My posts are carefully worded and nuanced. "a falling 200ma is bearish" Im afraid is kindergarten entry level sort of advice youd expect to see from a first day on the job Daily Mail financial journo.& appropriate to the level of understanding of their readership.

Stick to your knitting.

Edited by R K
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2 year ylds coming back towards near-term low.

Very similar to Jan 2015 in fact.

http://stockcharts.com/h-sc/ui?s=%24UST2Y&p=D&yr=2&mn=0&dy=0&id=p21958705924

EDIT: With 10yr at just above 20 spread is still around 1.2 and a long way from a curve inversion. Usually signals the start of the expansionary blow off phase.

Edited by R K
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http://www.bloombergview.com/articles/2016-01-19/the-deeper-causes-of-the-global-stocks-rout

Financial markets are undergoing two consequential transitions, which not only amplify the impact of even the smallest developments in China and oil, but also increase risk aversion overall and create the conditions for more unpredictable devleopments.

The first has to do with the shift from a prolonged regime of repressed financial volatility to an environment in which such instability is higher and less predictable. The primary reason is that central banks are less willing (in the case of the Federal Reserve) or less able (in the case of the European Central Bank and the People's Bank of China) to act as suppressors of volatility. In the short term, this transition inevitably leads to higher risk aversion, deleveraging and lower portfolio risk-taking, especially affecting risk-based models and asset allocations that use volatility as a major input.

The second transition involves liquidity, and a move away from counter-cyclical balance sheets. Facing tighter regulation and sharply reduced market appetite for short-term earnings deviations, broker-dealers are a lot less willing to take on inventory when the market overshoots. Other pools of capital, including sovereign wealth funds, also face constraints in increasing their risk-taking.

Left unchecked, these two transitions would feed each other, accentuating the general sense of financial instability and insecurity. The longer this continues, the greater the volatility and the bigger the threat of adverse consequences for economic and corporate fundamentals; and the higher the risk that the instability could then spill back onto financial markets, fueling a destabilizing vicious cycle of economic and financial dislocations.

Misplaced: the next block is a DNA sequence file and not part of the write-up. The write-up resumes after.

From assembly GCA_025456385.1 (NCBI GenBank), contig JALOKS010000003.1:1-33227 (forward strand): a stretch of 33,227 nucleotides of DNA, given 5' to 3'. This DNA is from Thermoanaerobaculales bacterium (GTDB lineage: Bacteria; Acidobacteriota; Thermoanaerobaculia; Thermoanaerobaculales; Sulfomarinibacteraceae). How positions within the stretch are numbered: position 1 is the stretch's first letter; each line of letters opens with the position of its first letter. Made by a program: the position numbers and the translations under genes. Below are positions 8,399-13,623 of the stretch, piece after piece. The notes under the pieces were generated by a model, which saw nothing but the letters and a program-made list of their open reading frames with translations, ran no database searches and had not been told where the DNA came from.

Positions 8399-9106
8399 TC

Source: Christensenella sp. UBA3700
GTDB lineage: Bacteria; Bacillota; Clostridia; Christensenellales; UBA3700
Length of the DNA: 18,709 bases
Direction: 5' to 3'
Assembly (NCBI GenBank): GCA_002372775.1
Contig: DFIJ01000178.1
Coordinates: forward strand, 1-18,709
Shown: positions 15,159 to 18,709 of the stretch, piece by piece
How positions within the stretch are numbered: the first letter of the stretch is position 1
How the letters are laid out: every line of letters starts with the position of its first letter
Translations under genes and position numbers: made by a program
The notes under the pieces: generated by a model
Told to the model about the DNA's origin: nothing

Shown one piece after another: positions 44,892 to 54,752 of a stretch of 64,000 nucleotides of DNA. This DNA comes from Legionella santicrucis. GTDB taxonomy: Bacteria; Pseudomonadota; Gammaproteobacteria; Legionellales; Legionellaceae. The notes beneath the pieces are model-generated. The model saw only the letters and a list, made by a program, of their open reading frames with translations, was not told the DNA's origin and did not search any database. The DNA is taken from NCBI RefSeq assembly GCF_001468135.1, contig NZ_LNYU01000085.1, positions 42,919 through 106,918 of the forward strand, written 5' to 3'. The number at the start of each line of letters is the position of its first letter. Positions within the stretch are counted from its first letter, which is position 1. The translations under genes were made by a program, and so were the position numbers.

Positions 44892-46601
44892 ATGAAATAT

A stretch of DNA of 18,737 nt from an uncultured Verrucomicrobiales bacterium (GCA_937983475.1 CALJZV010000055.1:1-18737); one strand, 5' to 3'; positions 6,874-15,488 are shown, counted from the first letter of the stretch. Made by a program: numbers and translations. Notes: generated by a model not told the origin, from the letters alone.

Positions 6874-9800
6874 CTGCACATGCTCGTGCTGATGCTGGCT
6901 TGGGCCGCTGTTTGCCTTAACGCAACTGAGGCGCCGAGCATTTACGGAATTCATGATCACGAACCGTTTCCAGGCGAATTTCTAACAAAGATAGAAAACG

The good news is that such dynamics ultimately exhaust themselves. Unfortunately, that only happens after a lot of volatility, accompanied by a heightened risk of very sharp and disorderly declines in financial asset prices as well as contagion. In the process, that turmoil has a contractionary influence on corporate and household spending, slowing economic growth.

A much better resolution would be if improving fundamentals could support and validate financial asset prices, which also would provide the context for the productive engagement of the large amounts of cash now held on the sidelines, whether on companies' balance sheets or in excess household savings. Policy adjustments will be needed for this to occur, and, this time, the response cannot be the sole responsibility of central banks in general (and the Federal Reserve, in particular).

Indeed, even if the Fed were to resort to a new program of large-scale securities' purchases ("QE4"), the measures' economic effectiveness would be in great doubt from the outset unless they were accompanied by pro-growth structural reforms, more responsive fiscal policy and the removal of entrenched debt overhangs.

Neither of these outcomes is preordained. What happens next depends on choices that will be made in the weeks and months ahead, particularly by politicians who, through inaction and partisan bickering, have placed too much of the policy burden on central banks for far too long.

Edited by R K
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Media commentator contra-indicators abound but this one is as good as any other

Paul Mason @paulmasonnews 45m45 minutes ago

As 3rd boom-bust cycle gathers momentum, this time it’s different. Unfortunately. Blog: http://blogs.channel4.com/paul-mason-blog/governments-tackle-unsustainable-global-economic-trends/4336

CZPZUSEWcAAGjC9.png